All children were separated from their mothers and were given no food or water. Then muslims started killing the innocent children by throwing them up in the air and landing them on sharp spears. Some children were cut into pieces and garlands were made out of their pieces. Then they put those garlands around the necks of Sikh mothers. But the faith of Sikh women was unshakable. One of the women was very beautiful and Qazi wanted to marry her. He would come everyday and try to convince her to accept him but she never did. She had a son who was less than two years old. One day upon leaving, qazi gave orders to some of the army men to torture her and her son so she would give up her faith.

One night the cruel animals (men) tied her up first and then started torturing her son. They hung her son upside down, took a knife and started to cut into his flesh from the neck all the way down to stomach. Singhni kept calm and kept praying “Guru Ji, Jaan Jayai par Dharam Na Jaayai”. Then they slowly cut her son into pieces and he became shaheed. Then they started beating the Singhni with sticks and “chabuks”. After a while the singhni passed out. They hung her upside down and left. She stayed that way all night. In the morning they took her down but she was unable to get up and walk. She lay there by the wall, did Nitnem and then did ardaas “Sacchay Paatshah Ji, Saari Raat Aap De Bhanay tay Sukh Naal Beetee Hai. Aap ji da kotaan kot shukar hai, aap jee nay aapnee amanat vaapas lai layee hai. Aggay waastay vee bhanay vich chalan da uddam ball bakhsis karna. Daata Ji, praan jayai par Sikhi na jayai. Mehar karni”

Hearing this some of the guards were shocked and wondering what Sikhs were made up of? Some of the guards left their jobs by saying “these Sikhs are religious people. We cannot torture these innocent souls. Even their women and children are so strong and brave. They will rule Punjab one day.” Some fanatic muslims were enraged by this. They started to torture her again. Heavy weight was put on her body and her bones were crushed. They hit her with sticks. After so much torture she became shaheed but she never gave up her faith. Only word that came out of her mouth was “Waheguru Waheguru”. When Singhs heard the news of the tortures, they attacked Lahore and freed all the prisoners and punished the criminals. At the same time mir mannu died a horrible death.

NOTE: I heard this story about four years ago from a kathavaachak so I don’t remember the name of the Singhni. I apologize. He told the story in so much vairaag and love that tears started to flow from everyone’s eyes. I was very new in Sikhi. I knew Sikhs in 18th century were very strong in Sikhi but I always thought Sikhs today are not that strong. Later on I forgot the story until I read Shaheedi of Bhai Anokh Singh Ji Babbar. His shaheedi is so much similar to this singhni that I am totally convinced that Bhai Sahib Ji was a soul of 18th century. Not only Him but many of the Shaheed Gursikhs were the same souls who sacrificed in 18th century. History of sacrifices repeated itself. In 18th century after many shaheedis, the government thought they had destroyed Sikhi. Not a single Sikh was found from Delhi to Amritsar but Sikhs came out strong and took over Punjab. It was all due to sacrifices of Gursikhs. If sacrifices have been repeated then the history of Sikhs uniting and taking over Punjab SHALL be repeated again. The day is not far when Sikhs will take over Delhi and liberate Khalistan.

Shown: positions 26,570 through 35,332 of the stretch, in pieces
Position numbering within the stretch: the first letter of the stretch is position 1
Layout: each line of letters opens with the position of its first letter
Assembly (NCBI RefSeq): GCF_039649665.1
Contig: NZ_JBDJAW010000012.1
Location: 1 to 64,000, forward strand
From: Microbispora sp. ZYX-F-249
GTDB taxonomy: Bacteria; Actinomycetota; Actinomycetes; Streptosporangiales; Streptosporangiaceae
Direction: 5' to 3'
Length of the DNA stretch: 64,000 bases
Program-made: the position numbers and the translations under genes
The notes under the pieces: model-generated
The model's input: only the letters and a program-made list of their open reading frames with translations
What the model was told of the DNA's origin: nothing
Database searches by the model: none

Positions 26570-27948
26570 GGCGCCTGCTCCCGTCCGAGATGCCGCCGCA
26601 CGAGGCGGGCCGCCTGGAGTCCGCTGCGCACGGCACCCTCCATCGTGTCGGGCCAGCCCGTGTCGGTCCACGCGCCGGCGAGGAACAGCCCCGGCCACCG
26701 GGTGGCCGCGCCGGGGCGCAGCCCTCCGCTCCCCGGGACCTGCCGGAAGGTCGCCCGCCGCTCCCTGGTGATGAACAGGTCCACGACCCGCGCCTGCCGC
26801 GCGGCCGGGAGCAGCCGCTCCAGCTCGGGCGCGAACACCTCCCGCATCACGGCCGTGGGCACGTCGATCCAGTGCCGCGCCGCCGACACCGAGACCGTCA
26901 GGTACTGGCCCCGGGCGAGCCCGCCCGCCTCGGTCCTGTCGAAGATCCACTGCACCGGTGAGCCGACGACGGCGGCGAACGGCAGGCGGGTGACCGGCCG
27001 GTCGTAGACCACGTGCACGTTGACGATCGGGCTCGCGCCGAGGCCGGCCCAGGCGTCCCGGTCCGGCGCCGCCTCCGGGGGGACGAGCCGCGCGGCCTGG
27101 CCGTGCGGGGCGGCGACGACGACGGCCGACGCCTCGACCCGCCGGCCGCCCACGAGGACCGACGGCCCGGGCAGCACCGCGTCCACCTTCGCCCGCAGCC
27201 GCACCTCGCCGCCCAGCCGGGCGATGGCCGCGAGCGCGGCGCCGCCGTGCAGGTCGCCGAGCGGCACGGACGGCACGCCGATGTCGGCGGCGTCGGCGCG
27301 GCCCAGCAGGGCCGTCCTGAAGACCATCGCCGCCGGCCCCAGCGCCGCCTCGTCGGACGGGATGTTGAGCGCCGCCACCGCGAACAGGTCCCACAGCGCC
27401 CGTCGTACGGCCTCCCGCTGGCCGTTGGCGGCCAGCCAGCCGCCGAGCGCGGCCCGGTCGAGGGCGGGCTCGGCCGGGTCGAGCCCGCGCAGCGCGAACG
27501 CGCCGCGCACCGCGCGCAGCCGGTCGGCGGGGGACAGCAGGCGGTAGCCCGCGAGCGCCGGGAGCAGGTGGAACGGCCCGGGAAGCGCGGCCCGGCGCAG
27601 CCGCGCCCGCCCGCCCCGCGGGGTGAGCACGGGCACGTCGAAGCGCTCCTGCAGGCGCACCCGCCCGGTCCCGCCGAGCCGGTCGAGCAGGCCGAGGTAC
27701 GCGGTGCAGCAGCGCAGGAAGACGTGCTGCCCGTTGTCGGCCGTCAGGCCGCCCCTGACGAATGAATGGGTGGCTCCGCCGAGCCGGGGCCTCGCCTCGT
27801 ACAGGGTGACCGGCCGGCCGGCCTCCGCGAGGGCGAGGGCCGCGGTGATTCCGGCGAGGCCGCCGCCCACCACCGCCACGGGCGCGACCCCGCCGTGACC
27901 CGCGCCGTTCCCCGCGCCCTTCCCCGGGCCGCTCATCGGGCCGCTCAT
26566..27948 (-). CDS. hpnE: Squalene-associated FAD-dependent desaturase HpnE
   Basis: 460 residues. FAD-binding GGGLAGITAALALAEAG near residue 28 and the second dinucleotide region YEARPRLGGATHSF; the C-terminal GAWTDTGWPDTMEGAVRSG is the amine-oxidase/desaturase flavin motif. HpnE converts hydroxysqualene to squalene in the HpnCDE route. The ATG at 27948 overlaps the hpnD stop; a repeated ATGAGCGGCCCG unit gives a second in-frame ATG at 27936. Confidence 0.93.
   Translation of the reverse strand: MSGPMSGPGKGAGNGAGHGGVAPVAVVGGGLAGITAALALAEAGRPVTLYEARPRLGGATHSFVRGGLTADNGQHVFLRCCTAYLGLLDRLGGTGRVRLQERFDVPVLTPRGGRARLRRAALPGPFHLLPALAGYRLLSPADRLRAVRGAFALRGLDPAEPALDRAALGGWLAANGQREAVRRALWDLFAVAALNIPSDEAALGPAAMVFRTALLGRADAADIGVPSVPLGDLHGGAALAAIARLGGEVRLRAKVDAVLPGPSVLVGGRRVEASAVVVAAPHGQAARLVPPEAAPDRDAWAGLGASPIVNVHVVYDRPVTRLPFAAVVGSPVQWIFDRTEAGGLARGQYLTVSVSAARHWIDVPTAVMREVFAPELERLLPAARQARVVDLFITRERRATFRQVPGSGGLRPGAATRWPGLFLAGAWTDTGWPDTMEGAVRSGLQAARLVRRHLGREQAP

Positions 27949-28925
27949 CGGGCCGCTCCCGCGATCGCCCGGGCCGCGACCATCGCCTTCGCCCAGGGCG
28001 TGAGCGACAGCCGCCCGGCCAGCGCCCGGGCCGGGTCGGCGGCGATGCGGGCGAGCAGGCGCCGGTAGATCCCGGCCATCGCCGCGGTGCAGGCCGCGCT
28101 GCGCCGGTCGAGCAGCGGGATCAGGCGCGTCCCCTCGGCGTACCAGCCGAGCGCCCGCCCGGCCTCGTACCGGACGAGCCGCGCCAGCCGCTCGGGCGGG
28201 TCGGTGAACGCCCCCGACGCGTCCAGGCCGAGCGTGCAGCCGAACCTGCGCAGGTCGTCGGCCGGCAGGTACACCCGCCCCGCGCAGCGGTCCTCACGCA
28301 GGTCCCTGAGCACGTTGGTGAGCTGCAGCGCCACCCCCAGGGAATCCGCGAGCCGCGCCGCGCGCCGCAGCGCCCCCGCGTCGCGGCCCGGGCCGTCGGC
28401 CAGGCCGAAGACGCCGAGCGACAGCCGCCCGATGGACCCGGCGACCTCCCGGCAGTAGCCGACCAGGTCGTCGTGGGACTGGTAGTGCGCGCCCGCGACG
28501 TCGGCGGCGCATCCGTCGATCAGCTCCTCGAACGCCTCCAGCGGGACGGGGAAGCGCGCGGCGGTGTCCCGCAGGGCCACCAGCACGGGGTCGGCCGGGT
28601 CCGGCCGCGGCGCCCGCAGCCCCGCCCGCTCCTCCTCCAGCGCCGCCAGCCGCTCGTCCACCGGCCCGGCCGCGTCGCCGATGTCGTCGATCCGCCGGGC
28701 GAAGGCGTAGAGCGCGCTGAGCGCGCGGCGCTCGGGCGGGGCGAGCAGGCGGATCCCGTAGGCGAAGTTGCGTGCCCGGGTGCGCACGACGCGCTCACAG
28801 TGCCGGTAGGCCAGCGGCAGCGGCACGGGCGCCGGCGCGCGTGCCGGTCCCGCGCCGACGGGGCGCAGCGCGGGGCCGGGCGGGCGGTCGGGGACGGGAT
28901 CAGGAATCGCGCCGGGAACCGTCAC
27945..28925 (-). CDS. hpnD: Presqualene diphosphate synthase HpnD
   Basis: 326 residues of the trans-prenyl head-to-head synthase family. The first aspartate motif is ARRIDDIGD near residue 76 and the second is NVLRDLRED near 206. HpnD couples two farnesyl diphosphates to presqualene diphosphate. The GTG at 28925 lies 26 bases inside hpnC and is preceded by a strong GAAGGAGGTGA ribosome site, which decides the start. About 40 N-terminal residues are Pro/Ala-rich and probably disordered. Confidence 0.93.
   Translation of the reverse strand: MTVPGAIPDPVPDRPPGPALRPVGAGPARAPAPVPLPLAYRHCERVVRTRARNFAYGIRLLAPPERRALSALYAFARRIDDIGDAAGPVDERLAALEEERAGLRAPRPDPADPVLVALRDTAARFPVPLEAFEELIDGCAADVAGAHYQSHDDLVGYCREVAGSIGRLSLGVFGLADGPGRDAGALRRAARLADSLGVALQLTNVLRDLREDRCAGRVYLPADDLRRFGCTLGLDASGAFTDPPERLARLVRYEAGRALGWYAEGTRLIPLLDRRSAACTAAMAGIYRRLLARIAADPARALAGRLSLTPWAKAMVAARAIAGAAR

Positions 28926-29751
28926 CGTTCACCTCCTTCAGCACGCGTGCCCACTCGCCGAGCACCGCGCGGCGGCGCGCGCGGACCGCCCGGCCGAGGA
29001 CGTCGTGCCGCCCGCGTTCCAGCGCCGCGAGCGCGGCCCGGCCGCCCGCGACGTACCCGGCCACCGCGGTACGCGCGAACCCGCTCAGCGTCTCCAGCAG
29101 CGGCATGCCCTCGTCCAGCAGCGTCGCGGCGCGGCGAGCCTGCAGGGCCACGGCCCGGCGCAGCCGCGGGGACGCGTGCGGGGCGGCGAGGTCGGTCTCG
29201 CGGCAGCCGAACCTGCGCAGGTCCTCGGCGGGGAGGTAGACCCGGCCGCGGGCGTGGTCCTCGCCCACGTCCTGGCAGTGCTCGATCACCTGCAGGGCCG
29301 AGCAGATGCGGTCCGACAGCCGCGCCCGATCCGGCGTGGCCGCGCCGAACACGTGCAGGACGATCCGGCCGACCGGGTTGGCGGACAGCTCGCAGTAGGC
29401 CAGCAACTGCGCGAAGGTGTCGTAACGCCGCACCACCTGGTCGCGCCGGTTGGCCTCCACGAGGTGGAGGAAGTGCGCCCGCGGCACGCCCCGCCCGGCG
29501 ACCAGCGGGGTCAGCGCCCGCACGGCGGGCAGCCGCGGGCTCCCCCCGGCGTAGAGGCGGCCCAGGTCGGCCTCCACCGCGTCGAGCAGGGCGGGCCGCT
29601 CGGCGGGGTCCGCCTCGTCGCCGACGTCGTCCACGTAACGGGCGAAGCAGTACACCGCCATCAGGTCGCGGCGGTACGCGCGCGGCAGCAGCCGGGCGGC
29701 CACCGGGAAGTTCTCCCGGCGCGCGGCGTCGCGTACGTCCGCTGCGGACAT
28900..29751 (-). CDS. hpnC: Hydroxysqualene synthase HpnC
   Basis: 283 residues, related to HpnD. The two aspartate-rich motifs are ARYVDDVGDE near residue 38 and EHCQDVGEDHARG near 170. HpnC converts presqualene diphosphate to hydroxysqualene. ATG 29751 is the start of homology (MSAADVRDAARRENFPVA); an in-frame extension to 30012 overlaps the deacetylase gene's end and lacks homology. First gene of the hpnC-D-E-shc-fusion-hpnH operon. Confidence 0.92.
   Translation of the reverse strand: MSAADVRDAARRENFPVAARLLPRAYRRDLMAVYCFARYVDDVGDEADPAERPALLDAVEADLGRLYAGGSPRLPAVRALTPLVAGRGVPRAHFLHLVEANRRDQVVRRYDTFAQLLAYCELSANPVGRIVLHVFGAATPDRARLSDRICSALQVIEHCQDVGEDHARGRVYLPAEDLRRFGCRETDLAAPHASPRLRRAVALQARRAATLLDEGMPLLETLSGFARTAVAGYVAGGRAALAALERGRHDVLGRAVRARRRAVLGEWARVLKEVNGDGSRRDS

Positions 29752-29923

Waheguru Ji Ka Khalsa Waheguru Ji Ki Fateh

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Shaheed Bhai Anokh Singh Babbar

Bhai Sahib, shown below in a rare picture, was one of the Singhs responsible for the assassination of the notorious Hindu Police Officer Gobind Ram. Gobind Ram tortured Singhs and Singhnees in prison, killing many. He urinated in a bowl and said to people, “you have tasted the Amrit of Gobind Singh, now taste the Amrit of Gobind Ram”. The Babbars did not allow this beadbi to go unnoticed, a bomb was planted under Gobind Ram’s desk and he was blown to pieces, his face having to be sown together even after he was killed. Witnesses claim that his body parts literally had to be swept off the floor.

Bhai Sahib was also very close to Sukhdev Singh Babbar and they often lived together, surviving only on a diet of chick peas and Naam (God’s name). Bhai Sahib was one of the Singhs defending Harmandir Sahib in 1984 and helped ferry pilgrims and others out of the complex during the attacks. Bhai Sahib’s story of Shaheedi (martyrdom) is an awe-inspiring one. On August 20th 1987 Bhai Sahib was arrested and taken into custody by the Punjabi Police. First his legs were torn open and hot metal rods were hammered into them from the heel upwards. Red hot metal rods were also passed through his chest. Bhai Sahib’s abdomen was ripped open and pins were put through his private area and electric shocks were given here. Both his eyeballs were gouged out but still under these immense tortures Bhai Sahib remained true to the legacy of thousands of martyrs before him, not uttering a single word or sound of pain. He remained silent only reciting “Waheguru”. Left on the ground after a torture session the evening had come so he asked the sentry for the time. Seeing it was time for Rehras Sahib Paath, Bhai Anokh Singh began reciting “Sodar tayra keyaa…” in an sweet voice. Despite his physical body vessel being shattered his soul was still attached to the Guru’s feet. This deeply affected the sentry, and Bhai Sahib then began his personal prayer after Ardas: